Tulane sealed the victory when cornerback Jordan Batiste blitzed and forced a fumble from Browning that flew right into the hands of linebacker Dominique Robertson, who raced 33 yards for a touchdown to put the Wave ahead 24-0.

“Jordan Batiste did a great job of knocking the ball out of the quarterback’s hands,” Robertson said. “He has a bad habit of not tucking the ball away, and it fell right into my hands. I wish I could say I planned it, but I have to give credit where credit is due. That was on Jordan Batiste, and I was in the right spot.”

That was one of five turnovers Tulane forced, matching the number the Wave gave up in last year’s blowout loss to ULM.

“That was what we talked about all summer, is just we have to turn guys over,” Johnson said. “That was the next step. We mixed the defense up pretty good, and we did it tonight. Our players look like football players this year. Last year I couldn’t say that. All of a sudden they are starting to get some confidence and hit a little bit.”

Browning exited with an unspecified lower-body injury after going 12 for 27 for 134 yards, and ULM coach Todd Berry said it was too soon to know how long he would be out. ULM managed only 26 yards rushing on 24 carries.

“We just studied him (Browning) and saw what he liked to do,” said nickelback Derrick Strozier, who had an interception. “It all paid off in the end. The defensive line has been working on getting on the quarterback all week. We knew if we took him out of the game, we had a good shot at winning.”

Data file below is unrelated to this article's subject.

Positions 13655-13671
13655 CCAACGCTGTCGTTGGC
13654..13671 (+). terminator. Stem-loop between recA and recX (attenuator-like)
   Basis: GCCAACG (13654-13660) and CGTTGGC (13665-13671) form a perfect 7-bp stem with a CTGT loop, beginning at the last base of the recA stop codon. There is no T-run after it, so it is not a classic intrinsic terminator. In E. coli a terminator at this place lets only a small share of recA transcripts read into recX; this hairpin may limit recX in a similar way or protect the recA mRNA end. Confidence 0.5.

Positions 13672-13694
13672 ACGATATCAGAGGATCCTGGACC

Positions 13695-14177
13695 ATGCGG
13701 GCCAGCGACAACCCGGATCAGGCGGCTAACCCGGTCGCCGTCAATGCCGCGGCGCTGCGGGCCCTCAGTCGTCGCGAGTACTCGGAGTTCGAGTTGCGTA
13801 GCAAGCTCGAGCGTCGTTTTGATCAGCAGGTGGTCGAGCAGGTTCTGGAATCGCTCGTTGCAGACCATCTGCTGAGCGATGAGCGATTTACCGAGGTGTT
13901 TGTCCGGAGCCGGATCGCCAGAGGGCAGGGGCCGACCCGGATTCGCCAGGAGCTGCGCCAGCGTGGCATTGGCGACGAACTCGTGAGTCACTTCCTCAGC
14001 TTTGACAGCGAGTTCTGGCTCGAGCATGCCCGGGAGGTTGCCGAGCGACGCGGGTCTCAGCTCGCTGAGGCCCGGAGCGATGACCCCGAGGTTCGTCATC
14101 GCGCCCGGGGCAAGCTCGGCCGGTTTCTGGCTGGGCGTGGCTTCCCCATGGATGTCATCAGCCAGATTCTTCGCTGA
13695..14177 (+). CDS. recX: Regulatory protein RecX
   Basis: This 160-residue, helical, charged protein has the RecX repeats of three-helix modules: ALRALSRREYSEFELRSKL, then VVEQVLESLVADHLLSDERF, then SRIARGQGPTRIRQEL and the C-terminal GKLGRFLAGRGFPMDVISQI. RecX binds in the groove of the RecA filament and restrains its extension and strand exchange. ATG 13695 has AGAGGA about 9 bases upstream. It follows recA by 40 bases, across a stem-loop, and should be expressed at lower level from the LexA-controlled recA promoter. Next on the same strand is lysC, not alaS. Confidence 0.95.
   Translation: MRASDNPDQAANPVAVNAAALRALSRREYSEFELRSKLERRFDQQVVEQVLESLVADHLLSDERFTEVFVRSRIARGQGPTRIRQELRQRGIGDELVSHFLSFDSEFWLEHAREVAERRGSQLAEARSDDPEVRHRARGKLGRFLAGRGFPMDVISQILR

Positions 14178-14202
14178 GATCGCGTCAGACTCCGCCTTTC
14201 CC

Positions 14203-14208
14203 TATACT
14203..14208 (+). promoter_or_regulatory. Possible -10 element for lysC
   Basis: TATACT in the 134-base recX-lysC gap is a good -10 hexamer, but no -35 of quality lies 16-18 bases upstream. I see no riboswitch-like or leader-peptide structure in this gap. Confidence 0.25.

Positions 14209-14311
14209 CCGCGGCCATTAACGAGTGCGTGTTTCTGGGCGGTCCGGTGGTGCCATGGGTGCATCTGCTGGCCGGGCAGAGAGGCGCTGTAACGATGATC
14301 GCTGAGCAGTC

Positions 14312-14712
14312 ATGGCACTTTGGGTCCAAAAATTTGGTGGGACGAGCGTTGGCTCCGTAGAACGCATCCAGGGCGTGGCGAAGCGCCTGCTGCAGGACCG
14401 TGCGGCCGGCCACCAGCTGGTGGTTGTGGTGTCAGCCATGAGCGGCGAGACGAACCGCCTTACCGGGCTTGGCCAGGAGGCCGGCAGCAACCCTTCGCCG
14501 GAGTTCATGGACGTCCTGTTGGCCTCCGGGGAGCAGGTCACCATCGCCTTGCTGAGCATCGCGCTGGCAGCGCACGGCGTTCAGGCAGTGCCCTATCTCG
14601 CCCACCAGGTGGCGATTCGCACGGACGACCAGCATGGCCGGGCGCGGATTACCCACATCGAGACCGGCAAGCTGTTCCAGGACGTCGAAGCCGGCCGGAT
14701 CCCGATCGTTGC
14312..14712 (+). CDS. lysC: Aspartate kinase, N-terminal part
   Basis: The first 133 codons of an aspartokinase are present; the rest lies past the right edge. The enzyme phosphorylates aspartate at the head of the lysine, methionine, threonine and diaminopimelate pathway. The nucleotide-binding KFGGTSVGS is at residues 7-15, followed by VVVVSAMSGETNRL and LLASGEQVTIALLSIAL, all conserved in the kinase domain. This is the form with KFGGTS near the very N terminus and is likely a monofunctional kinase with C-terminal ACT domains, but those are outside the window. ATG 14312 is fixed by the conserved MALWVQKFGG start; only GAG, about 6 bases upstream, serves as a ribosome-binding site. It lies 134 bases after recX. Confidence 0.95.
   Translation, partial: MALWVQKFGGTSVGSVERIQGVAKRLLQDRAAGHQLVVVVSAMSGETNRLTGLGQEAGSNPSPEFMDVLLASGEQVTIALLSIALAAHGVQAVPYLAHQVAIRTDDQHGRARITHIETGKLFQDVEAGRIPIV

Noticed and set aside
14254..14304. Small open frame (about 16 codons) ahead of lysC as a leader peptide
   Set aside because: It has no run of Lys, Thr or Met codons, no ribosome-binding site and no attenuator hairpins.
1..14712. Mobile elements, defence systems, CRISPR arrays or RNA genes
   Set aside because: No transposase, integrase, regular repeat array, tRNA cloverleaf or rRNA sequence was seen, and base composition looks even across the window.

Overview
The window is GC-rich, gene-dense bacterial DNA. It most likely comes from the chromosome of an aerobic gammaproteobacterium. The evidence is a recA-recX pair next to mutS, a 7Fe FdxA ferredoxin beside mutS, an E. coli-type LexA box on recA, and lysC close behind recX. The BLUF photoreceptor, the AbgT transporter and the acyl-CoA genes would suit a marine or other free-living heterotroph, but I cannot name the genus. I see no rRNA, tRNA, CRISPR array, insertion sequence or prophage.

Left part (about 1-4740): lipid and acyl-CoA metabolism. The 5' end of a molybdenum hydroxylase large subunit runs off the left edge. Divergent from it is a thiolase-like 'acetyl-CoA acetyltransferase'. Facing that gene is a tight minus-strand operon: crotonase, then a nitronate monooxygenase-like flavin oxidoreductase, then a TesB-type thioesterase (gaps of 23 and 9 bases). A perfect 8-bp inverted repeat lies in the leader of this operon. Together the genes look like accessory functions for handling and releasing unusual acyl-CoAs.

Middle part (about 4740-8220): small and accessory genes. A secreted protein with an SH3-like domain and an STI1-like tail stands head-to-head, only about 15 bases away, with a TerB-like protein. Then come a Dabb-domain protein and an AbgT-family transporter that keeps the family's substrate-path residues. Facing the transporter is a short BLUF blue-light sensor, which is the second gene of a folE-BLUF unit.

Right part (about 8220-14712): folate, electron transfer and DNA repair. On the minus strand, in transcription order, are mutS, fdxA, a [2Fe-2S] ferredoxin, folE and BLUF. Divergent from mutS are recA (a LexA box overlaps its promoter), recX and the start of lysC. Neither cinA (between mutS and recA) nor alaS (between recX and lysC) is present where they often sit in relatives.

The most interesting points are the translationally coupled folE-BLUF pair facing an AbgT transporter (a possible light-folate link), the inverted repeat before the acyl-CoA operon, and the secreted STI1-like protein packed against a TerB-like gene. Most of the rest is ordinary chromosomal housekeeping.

The Green Wave survived an off night from quarterback Nick Montana, who misfired repeatedly and threw an interception in the first half when he underthrew Kedrick Banks on a deep sideline route. Montana finished 7 of 20 for 65 yards, and his lone highlight was a 26-yard touchdown pass to Ryan Grant that put the Wave up 31-7 after Tulane linebacker Kyle Davis recovered a muffed punt.

Tulane did not need much passing with the way the running game was working.

“When Orleans is healthy, he can play with anybody,” Johnson said. “They did some things to stop the pass, and we just kept running it. We are smart coaches, and I was the dummy who kept trying to force throws in. I’ve got to get in the habit of taking what they give us. I didn’t do that tonight, but I thought he (Montana) played good enough.”

The Wave also survived some special teams mistakes a week after getting killed by special teams errors against Syracuse. ULM scored its first points on an 88-yard punt return in the third quarter, and Santos, who was perfect on field goals en route to the Lou Groza Award last season, was wide right on a field goal in the second half. His streak of made field goals ended with a blocked kick against Syracuse, but this was the first one he sent wide of the uprights since the second quarter of the 2011 season finale against Hawaii.

Again, it did not matter. After a series of poor first halves this year, Tulane started fast and never let up.

“Coming into the game we just talked about starting fast,” Strozier said. “A couple of games early on in the season, we came out and gave up points. That was the biggest thing — to start out fast and maintain that dominant effort throughout the game.”